Since November is ( for those who live in the U.S.) the month of Thanksgiving, I want to take the next three weeks to make daily posts about things I am grateful for. There was an old hymn I heard growing up called “Count your blessings”. So since I believe gratitude begets blessings, (and we could use a little more of that,) Come with me as we go on this journey of thankfulness.
Feeling very harried today. My mind seems rushed and I haven’t felt centered the whole day. Sadly this isn’t really due to an overbooked schedule as much as it is due to poor time management skills. Well, that and the fact that I am still trying to reconcile my sleep cycle with working an evening shift. In fact, I am writing this on my lunch break at work, my weekend doesn’t even begin until 10pm tonight. But given my topic today this is actually a bit fitting for today I am grateful for the ‘little things ‘ and the mindfulness I need to notice them.
When I was in my 20’s I was in a play called ‘Our Town” the main character is a young woman (Emily) who dies while giving birth In the playwright Thornton Wilder’s world there isn’t a Heaven or hell in the afterlife just a sort of limbo where the deceased are in a zen-like bliss. Emily wants to go back to the world of the living she is told she can go back for one day and is told to try to pick an uneventful day because she will find even that to be overwhelming She picks her 12th birthday. She realizes that everyone around her just goes through life oblivious to the joy around them. As she returns to the land of the deceased she gives this speech. I always liked it because it really struck me as the playwright speaking from their own voice. here is the speech:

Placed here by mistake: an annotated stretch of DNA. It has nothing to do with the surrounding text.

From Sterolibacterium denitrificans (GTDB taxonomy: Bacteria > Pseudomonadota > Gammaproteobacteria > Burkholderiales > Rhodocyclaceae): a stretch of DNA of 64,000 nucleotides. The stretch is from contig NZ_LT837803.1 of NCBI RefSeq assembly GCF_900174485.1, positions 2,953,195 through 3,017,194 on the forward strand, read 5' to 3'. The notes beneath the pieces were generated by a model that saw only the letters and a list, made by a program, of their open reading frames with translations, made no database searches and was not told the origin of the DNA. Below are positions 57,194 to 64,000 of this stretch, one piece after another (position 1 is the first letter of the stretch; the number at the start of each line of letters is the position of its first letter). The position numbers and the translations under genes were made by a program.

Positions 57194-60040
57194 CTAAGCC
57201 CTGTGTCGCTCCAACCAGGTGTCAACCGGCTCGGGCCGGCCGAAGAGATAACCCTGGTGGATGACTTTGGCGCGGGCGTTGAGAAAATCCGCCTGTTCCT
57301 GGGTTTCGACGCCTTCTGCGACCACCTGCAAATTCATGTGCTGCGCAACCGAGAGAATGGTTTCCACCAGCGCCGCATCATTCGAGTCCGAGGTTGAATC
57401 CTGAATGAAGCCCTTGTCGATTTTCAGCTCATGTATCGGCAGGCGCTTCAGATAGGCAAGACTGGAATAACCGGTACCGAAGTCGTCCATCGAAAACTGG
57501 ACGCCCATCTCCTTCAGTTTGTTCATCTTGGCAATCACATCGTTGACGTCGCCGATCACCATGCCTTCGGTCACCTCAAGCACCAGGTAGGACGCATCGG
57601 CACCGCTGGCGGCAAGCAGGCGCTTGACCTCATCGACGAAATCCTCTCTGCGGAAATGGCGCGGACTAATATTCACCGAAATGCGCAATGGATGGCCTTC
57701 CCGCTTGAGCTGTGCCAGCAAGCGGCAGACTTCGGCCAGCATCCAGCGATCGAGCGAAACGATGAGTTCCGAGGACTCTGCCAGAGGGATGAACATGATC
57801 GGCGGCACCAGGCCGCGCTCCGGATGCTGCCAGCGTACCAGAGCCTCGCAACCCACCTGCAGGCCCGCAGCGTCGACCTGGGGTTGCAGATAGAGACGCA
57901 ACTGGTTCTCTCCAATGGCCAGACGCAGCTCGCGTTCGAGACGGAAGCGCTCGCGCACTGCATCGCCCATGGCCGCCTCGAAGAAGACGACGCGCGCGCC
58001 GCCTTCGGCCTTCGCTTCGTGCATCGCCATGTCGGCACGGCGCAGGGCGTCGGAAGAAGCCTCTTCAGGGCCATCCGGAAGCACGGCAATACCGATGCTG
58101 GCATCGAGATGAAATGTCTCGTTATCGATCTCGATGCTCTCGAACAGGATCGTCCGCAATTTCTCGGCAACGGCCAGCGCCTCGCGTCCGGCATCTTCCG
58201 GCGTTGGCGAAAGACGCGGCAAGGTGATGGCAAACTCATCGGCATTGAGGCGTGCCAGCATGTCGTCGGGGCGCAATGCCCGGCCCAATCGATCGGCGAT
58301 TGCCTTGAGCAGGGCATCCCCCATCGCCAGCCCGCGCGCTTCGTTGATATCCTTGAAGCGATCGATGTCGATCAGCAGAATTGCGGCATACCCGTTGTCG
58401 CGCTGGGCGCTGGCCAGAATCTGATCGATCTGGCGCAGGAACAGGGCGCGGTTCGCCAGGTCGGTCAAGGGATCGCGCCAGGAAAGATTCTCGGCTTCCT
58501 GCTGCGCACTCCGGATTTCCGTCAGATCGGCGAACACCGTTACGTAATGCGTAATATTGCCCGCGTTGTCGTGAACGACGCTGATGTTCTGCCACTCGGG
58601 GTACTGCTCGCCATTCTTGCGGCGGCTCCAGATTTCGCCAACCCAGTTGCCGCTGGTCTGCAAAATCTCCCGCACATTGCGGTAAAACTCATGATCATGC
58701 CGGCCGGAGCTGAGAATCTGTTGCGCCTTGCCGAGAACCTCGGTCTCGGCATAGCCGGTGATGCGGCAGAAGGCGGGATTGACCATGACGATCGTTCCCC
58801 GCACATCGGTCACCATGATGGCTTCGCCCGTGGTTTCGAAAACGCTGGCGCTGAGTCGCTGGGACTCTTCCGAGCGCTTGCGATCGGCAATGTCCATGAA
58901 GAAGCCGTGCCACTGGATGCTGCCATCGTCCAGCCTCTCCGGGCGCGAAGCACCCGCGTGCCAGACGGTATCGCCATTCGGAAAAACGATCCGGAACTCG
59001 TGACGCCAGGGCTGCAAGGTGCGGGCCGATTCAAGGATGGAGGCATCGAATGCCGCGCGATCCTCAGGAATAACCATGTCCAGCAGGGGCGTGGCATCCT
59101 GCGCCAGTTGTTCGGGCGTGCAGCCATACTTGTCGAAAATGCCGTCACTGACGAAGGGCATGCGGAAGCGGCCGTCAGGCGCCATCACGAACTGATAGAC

“Good-by, Good-by, world. Good-by, Grover’s Corners… Mama and Papa. Good-bye to clocks ticking… and Mama’s sunflowers. And food and coffee. And new-ironed dresses and hot baths…and sleeping and waking up. Oh, earth, you’re too wonderful for anybody to realize you.”
Life is full of little wonderful things such as this. As the years progress it seems each day becomes more of a blur. I am always moving with the clock breathing down my neck, moving as fast as I can with my mind always ten steps ahead of me. The days, for the most part, all bleed together uneventful and mundane with few exceptions.
But the truth is each day is filled with countless blessings. Like the second’s hand on the eternal clock of bliss, each one fractional, seemingly infinitesimal and minute, but wholly wonderful a world unto itself. Small words, small acts, and nuance like atoms holding great power and if split with the power of mindfulness able to be explosive. Thank you to all the little unheralded beauty that is life.